“The unemployment rate in this country in general is around 5%. For people who are incarcerated, the unemployment rate is around 27%. But for Black women, the unemployment rate is about 43%,” Tapia said.
And some of those permanent punishments hinder efforts to be an active mother.
Celia Colon had been a volunteer at her daughter’s school for years. But a new school principal asked her to submit to a new background check as Colon’s daughter’s eighth grade graduation approached.
“And I didn’t mind, because my kid has been in the same Catholic schools since she was three,” Colon said.
Colon’s daughter attended school in Hammond, Indiana. Like in Illinois, schools in Indiana can determine if volunteers are subject to the same background checks as employees.
“And then the principal calls me to tell me, ‘Sad to say, but due to your violent background, you’re not allowed to participate in the eighth grade festivals. You can only come and pick up report card, you cannot volunteer at the school.’”
“I was speechless,” she says.
Colon went to prison at 17 years old, and was already a mother. That was 26 years ago. Now, at 47, she’s been out of prison for 22 years.
Today, Colon runs her own nonprofit, called Giving Others Dreams (G.O.D.), to help other women with shared experiences.
“Why are you being judged for something that happened 26 years ago?,” she questions. “I’m a 46-year-old mother. I don’t even know what happened when I was 17. I was a harmed child, I was still processing. I was still full of trauma. Who I am today has no reflection of what happened when I was 17. And who I was at 17.”
When 47-year-old Maria Garza went into prison for drug trafficking, her children were 8 and 9 years old.
She’s been home for just over a year — now her children are adults, and her place as a parent isn’t the same as when she left.
“First thing that you really wanna do is come back and connect with your children, you know the children that you left,” Garza says. “It’s hard because as a mother, you think that even though you’ve seen them grow, you still think they’re the 9-10 year olds you left many years ago. And then you have these restrictions, these barriers, and you see it’s not as easy to just come in and scoop everything up from where you left it,” Garza says.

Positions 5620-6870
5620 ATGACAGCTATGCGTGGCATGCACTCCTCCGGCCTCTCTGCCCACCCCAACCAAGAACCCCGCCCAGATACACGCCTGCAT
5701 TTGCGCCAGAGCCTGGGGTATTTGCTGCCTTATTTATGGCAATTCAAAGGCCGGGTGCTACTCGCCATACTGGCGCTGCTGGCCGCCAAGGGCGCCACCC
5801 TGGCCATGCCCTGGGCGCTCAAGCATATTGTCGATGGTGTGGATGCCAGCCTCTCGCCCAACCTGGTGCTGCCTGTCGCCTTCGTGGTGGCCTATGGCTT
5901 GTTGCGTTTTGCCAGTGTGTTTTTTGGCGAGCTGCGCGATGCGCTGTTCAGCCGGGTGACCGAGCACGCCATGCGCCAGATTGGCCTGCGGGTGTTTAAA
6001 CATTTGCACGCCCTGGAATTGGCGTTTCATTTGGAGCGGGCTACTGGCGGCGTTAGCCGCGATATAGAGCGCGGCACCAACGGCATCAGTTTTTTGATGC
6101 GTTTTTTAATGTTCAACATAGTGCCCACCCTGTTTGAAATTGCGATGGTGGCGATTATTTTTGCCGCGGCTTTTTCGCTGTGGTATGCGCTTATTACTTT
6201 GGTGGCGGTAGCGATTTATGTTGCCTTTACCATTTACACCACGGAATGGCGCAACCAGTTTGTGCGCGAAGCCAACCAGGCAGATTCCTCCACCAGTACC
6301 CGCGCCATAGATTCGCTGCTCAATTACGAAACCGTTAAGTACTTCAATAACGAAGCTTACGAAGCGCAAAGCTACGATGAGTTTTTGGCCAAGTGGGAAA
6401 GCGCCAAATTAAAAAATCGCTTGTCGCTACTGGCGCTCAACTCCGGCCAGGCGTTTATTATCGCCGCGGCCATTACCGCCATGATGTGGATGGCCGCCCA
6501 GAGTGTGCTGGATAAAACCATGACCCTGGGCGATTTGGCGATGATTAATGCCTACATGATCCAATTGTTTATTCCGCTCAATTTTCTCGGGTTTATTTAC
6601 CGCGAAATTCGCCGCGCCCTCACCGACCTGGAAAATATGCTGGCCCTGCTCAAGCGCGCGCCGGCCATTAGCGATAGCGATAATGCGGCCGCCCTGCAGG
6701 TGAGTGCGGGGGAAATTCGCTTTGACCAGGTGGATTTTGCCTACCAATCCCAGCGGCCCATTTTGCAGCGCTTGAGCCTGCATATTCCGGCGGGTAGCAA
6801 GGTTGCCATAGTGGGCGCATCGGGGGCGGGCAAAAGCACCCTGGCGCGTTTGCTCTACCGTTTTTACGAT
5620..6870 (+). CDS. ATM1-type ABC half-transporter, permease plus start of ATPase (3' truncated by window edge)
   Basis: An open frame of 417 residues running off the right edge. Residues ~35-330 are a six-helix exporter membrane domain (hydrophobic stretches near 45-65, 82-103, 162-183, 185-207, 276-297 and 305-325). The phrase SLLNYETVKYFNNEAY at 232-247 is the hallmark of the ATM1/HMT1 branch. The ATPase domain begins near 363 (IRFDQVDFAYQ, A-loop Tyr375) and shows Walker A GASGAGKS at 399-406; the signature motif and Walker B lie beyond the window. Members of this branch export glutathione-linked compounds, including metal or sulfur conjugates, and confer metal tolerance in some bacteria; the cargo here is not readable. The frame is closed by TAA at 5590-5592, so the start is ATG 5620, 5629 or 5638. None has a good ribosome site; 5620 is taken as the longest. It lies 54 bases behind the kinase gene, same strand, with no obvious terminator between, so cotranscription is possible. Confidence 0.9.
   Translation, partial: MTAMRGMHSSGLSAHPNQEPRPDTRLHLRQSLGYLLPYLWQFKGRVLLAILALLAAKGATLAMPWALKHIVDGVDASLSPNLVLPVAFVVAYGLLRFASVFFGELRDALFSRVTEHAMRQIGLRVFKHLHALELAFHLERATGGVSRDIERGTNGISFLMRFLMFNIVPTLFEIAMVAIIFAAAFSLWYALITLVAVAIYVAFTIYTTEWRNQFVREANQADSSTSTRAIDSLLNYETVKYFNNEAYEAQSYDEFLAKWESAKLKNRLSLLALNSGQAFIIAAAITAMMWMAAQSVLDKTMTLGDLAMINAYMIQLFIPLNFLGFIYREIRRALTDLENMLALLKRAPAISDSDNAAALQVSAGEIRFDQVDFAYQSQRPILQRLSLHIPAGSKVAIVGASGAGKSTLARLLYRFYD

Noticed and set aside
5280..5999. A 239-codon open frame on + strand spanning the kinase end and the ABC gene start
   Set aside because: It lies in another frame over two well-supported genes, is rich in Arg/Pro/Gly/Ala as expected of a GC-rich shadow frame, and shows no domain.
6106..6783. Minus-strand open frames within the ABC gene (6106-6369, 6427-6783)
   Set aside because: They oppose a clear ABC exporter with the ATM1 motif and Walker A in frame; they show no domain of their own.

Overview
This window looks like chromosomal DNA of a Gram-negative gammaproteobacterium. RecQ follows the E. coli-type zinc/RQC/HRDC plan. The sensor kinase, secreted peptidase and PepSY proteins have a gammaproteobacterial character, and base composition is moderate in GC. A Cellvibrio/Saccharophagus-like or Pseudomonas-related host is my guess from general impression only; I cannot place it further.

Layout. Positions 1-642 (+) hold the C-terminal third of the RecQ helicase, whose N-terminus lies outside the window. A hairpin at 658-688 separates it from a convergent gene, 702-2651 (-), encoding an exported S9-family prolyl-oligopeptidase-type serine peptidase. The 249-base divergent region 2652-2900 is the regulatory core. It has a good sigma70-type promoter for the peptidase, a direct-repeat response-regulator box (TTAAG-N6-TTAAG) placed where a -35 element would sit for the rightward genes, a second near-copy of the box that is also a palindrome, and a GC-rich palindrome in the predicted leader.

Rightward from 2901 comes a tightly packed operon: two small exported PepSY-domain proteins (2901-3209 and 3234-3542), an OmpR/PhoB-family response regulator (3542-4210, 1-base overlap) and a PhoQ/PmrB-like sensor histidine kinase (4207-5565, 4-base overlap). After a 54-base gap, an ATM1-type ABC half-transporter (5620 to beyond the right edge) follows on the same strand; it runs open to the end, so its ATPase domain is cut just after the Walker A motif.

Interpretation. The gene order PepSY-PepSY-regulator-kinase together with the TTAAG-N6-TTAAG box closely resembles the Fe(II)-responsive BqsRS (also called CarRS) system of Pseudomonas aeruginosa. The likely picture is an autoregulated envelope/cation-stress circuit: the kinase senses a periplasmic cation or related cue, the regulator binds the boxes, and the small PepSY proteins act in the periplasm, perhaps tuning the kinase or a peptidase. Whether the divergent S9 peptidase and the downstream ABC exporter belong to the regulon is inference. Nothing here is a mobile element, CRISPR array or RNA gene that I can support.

But that’s not the only difficulty she’s faced.
While dealing with the income inequality all women face, Garza has tried to build her credit score with a secure credit card from Capital One.
But one day she received an email from the bank that Capital One was shutting down her account.
The letter, that Garza shared with WTTW News, reads “Capital One has discovered adverse past or present legal action involving an individual associated with the account”.
“Those one-sided narratives where they’re just looking at something without knowing me as someone who’s been paying the card off and trying to re-establish myself,” Garza said.
Permanent housing has been another challenge. She’s leaned on family and friends for support.
One source of income — and therapy — has been something Garza learned while in prison: training service dogs, like the golden lab named Holly.
What Garza, Colon and Brown have in common is facing the fight to move forward for their own – and their children’s futures — despite the permanent punishments stemming from their pasts.
For each woman, support from other women who have been there has been key to getting back on their feet.
For example, the Women’s Justice Institute sponsored Brown’s furniture shopping at the Chicago Furniture Bank.
“When you independent and you’ve been down for so long, and been through the struggle for so long, you have to find yourself. So, it’s a big step for me to get my own place, have a job, have my car,” Brown says.
“Sometimes it gets hard, but I don’t give up because I know my kids is watching me, they looking up to me,” she added.